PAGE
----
China’s economy is growing several times faster than ours: Estimates are for growth in per capita income over the next 10 years of around 8 percent. (For comparison, we’re hovering around 2 or 3 percent.) Their population — 1.3 billion — is more than four times ours.
So it’s a big, and rapidly growing, economy and market, especially for food. In 2020, the Chinese will spend nearly $1,000 billion a year on food, up from $350 billion a year in 2010, according to The Boston Consulting Group. As their incomes rise, the Chinese are less interested in buying grains and more interested in more expensive purchases like meat. Beef consumption, for example, has much more than doubled in the last 10 years; in the next five years, it’s predicted to double again.
Already, the Chinese rank among the world’s biggest meat eaters. They consume over a third of the world’s beef, half the world’s poultry and two-thirds of the world’s pork. Although some experts are predicting that pork will benefit most from increased meat expenditures, there’s lots of room for beef, too.
Growing domestic Chinese meat production to meet exploding demand will be tough, in large part because of the limits of the land and water supply. China has only 7 percent of the world’s arable land and 6 percent of its fresh water supply. Much of that land already has problems that will keep it out of agricultural production — severe pollution, erosion or desertification — and all those problems are expected to multiply as the population does.
So China will have to look at importing increasing amounts of food. China’s beef imports are expected to jump 38 percent in 2011, coming mainly from South America, specifically Brazil and Uruguay.
A recent Kansas State University study looked at Chinese preferences and habits in buying and preparing beef. Chinese consumers tend to buy their beef in highly unregulated open-air markets. Access to fresh product is essential because many Chinese don’t have freezers. They need to buy it and cook it the same day.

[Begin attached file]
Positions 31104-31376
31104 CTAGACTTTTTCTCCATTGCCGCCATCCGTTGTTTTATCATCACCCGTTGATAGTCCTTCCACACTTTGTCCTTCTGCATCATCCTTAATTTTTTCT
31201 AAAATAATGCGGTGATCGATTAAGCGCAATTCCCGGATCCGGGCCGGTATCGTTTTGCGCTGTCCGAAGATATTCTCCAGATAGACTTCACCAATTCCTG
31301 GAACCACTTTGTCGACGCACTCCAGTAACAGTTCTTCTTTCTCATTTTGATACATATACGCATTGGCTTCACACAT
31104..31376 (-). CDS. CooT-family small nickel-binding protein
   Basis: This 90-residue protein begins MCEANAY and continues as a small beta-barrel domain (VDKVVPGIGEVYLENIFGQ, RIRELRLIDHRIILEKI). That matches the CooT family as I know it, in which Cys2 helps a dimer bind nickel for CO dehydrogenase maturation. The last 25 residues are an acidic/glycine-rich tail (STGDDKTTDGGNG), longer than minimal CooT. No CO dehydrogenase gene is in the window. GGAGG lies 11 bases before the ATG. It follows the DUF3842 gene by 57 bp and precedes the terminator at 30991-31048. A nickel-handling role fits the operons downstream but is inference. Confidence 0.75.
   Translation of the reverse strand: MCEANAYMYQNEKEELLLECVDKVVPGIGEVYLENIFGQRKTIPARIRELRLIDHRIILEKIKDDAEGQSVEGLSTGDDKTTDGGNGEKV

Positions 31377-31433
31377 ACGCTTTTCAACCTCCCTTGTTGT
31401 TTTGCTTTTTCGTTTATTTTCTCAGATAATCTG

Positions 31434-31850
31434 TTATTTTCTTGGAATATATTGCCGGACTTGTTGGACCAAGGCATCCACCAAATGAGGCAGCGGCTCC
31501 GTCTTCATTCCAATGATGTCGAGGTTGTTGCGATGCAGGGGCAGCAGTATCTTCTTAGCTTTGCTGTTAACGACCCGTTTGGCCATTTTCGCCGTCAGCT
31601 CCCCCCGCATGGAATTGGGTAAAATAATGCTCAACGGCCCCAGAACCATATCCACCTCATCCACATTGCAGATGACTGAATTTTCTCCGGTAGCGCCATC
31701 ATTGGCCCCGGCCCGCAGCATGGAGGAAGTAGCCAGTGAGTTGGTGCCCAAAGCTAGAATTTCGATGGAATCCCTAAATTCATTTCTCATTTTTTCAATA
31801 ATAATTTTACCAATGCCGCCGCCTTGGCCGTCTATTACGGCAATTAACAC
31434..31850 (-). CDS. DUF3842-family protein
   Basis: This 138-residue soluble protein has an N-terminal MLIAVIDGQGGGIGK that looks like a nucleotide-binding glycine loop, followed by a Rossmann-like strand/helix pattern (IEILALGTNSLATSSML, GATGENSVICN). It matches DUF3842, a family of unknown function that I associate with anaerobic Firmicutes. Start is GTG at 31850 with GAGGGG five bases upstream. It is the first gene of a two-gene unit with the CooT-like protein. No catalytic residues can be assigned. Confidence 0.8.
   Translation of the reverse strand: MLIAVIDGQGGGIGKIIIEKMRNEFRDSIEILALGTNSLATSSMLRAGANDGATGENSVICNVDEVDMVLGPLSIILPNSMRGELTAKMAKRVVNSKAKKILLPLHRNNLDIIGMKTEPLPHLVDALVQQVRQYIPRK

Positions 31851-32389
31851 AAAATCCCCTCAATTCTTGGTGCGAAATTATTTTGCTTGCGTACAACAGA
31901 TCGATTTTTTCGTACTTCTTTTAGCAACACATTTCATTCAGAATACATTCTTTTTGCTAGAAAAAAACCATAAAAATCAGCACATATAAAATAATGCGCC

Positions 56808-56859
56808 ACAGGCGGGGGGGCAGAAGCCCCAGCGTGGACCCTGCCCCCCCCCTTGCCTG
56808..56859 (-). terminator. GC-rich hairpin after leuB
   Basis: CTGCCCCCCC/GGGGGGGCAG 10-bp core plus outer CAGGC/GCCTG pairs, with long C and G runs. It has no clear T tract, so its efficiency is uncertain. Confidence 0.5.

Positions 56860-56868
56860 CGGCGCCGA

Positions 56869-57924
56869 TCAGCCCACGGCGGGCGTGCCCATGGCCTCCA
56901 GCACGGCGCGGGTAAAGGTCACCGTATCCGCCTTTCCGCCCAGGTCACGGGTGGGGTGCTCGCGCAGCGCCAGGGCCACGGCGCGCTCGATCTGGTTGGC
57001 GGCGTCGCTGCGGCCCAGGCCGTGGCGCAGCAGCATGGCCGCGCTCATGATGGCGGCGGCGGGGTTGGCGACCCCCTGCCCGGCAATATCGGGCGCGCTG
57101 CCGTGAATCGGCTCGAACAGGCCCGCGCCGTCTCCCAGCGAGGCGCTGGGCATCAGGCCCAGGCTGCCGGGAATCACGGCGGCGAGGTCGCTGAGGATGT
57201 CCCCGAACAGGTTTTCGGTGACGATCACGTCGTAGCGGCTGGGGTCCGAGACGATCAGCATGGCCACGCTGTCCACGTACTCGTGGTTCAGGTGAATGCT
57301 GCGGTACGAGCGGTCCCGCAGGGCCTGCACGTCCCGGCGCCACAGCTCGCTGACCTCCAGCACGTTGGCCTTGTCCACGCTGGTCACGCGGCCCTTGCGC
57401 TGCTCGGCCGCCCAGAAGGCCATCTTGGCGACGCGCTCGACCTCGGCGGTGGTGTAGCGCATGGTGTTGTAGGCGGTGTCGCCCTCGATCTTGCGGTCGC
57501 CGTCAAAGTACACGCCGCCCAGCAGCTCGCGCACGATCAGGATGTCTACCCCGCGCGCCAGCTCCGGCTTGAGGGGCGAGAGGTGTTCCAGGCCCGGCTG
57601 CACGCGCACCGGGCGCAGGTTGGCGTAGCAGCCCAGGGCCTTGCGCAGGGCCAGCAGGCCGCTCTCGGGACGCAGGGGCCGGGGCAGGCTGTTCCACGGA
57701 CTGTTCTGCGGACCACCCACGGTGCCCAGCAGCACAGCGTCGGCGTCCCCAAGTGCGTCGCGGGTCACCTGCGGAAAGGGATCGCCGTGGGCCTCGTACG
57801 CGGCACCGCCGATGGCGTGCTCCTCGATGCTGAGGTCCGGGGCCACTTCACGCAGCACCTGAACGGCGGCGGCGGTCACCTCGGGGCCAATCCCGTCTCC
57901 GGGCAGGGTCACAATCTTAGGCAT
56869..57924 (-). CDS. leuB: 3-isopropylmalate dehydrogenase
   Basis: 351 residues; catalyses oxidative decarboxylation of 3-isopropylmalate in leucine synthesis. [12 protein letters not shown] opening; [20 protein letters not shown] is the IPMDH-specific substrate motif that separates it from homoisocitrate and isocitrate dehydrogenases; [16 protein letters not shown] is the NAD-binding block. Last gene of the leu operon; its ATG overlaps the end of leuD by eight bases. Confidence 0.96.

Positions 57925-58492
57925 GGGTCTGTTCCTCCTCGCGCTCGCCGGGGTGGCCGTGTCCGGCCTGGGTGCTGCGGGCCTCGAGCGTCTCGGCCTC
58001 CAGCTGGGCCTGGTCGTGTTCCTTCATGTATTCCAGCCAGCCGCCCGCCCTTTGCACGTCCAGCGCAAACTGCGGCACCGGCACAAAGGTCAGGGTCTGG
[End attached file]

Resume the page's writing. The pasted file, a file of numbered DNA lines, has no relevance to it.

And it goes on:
Many Chinese consumers also don’t own ovens or grills. They often cook their food by stir frying, boiling or stewing in a hot pot. These methods require thinly sliced beef products, not steaks or roasts. That could partially explain why researchers also found that Chinese consumers are less interested than American consumers in characteristics like fat and tenderness, or the flavor and consistency of grain-fed beef.
The study also revealed trends occurring with Chinese consumers. There is a significant exodus underway from rural areas to urban areas — a trend that will add another 220 cities of more than 1 million residents in the next 15 years — where there are more choices of high-quality foods and where consumers eat more meals away from home. McDonald’s is a popular choice: China has 1,300 McDonald’s restaurants and plans to build 700 more in the next two years.
As for U.S. beef, it may yet play a role in this booming beef market. Last December, following a seven year suspension, China committed to resume purchases of U.S. beef. If it happens, estimates say China could be putting $200 million of American beef on its tables annually.